Table of Contents
- From Gutenberg’s Movable Type to the Digital Book, and Other Studies in the History of Media
- Relating the Rapidly Changing Present to the Distant Past
- The Transition from Print to Digital
- Defining “The Book”
- Restating the Problem
- Economic Aspects
- How Printing Changed the Ways that Books Were Used, and Manuscript Production Persisted
- How Form and Function of Books Impacts the Reading and Writing Process
- Transitional Phases in the Form and Function of the Book before Gutenberg
- The Transition from Oral to Written Culture
- The Transition from the Roll to the Codex: Technological and Cultural Implications
- An Achievement in Book Production That Some Have Compared to the Gutenberg Bible
- Loss of Information from Late Antiquity to the Thirteenth Century
- The Carolingian Renewal and the Recopying of Codices in Minuscule
- Secularization of Book Production and Widening of the Market, Helped by the Invention of Spectacles, Causes Advances in the Form, Function, and Production of the Manuscript Book
- From Cuneiform Archives to Search Engines: The History of Bibliographical Control, Indexing and Searching
2. Transitional Phases in the Form and Function of the Book before Gutenberg
Before the current transition from nearly exclusively print to a combination of print and digital, and before the transition from manuscript copying to print that began in the mid-fifteenth century, there were several earlier phases in the development of the book. These were periods of innovation and change, of social and cultural transformation, but they were also times in which to a large extent the status quo in form and function of the book was maintained. Because of the durability of books and the persistence of prior technologies, educated people who lived in each of these phases, and had access to books and libraries, might have had opportunities to use both new and old media, the older media remaining functional in spite of their sometimes venerable age, and their survival either as the result of responsible care or in spite of the ravages of war, fire, or neglect. The persistent usefulness of prior media, and possible resistance to the new, caused these periods of transition to extend for a century or more before new media noticeably replaced the old. For those adopting the new there was the possibility of perceiving prior media as obsolete. Opportunities to preserve the record stored in prior media could, of course, be counterbalanced by the inclination to replace the old with the new and improved. For this reason phases in the form and function of the book before Gutenberg were periods of gradual innovation, in which old records perceived as significant tended to be recopied in new media, frequently undergoing change in the process. Sometimes transitional phases were also periods of destruction of records in earlier media, if those were viewed as obsolete or redundant.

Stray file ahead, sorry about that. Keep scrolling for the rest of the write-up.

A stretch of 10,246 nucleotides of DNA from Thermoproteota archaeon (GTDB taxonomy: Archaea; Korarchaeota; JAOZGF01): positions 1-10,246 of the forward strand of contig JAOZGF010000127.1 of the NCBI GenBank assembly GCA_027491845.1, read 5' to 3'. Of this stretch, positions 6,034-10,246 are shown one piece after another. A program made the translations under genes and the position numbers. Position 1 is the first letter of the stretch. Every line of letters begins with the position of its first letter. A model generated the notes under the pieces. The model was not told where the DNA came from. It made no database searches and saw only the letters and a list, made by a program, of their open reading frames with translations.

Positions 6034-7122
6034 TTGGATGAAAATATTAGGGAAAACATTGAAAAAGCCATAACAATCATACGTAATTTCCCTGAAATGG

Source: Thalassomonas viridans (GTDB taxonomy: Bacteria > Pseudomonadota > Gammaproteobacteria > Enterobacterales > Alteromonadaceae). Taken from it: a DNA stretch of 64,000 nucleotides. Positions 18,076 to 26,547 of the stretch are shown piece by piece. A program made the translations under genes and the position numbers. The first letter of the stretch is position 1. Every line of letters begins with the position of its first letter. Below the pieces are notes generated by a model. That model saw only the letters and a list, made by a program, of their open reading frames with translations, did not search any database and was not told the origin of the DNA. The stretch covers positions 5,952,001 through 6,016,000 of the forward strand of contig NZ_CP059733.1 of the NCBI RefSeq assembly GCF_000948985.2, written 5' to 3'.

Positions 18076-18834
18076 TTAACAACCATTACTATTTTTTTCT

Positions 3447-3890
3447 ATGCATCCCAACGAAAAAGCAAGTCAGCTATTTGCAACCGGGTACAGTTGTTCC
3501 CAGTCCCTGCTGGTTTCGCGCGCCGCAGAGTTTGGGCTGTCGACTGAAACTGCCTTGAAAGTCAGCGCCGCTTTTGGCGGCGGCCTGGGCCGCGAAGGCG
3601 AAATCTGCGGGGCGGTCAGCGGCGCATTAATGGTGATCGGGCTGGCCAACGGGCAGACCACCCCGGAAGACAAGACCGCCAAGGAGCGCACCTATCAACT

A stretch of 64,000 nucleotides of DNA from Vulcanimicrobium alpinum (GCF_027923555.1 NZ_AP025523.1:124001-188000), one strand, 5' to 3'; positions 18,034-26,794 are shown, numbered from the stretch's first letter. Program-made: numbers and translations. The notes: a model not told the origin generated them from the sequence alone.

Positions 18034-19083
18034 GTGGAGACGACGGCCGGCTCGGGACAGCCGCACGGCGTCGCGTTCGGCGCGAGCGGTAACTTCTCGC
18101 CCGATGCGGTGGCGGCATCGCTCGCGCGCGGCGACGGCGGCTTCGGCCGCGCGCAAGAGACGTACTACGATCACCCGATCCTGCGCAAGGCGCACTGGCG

In Western civilization writing began as a system of pictographs created by the Sumerians about 3000 BCE, with predecessors reaching to the late 4th millennium, or about the period of Uruk IV; 3300-3100 BCE. These pictographs were written with styli on tablets of soft clay. Around or prior to those dates Egyptian hieroglyphs may have evolved from symbols drawn on pottery produced by the Gerzean culture in Egypt (circa 3,600-3,200 BCE). The pith of the papyrus plant, varieties of which were grown in many parts of Africa, but especially along the Nile River, was used in Egypt as far back as the First Dynasty (circa 3,100 to 2,980 BCE) for boats, mattresses, mats and as a writing surface. The Egyptian word papyrus, meaning "that of the king," may indicate a Pharonic monopoly during this period. Writing in cuneiform script in Mesopotamia, and hieratic and hieroglyph writing in Egypt, seem to have developed roughly simultaneously, with some of the earliest Egyptian hieroglyphs surviving on relief sculpture (circa 3,200 BCE). The earliest surviving documents written on papyrus include the Prisse Papyrus, the Berlin Papyrus 6619, and the Ramesseum Papyrus, all circa 2,000 BCE.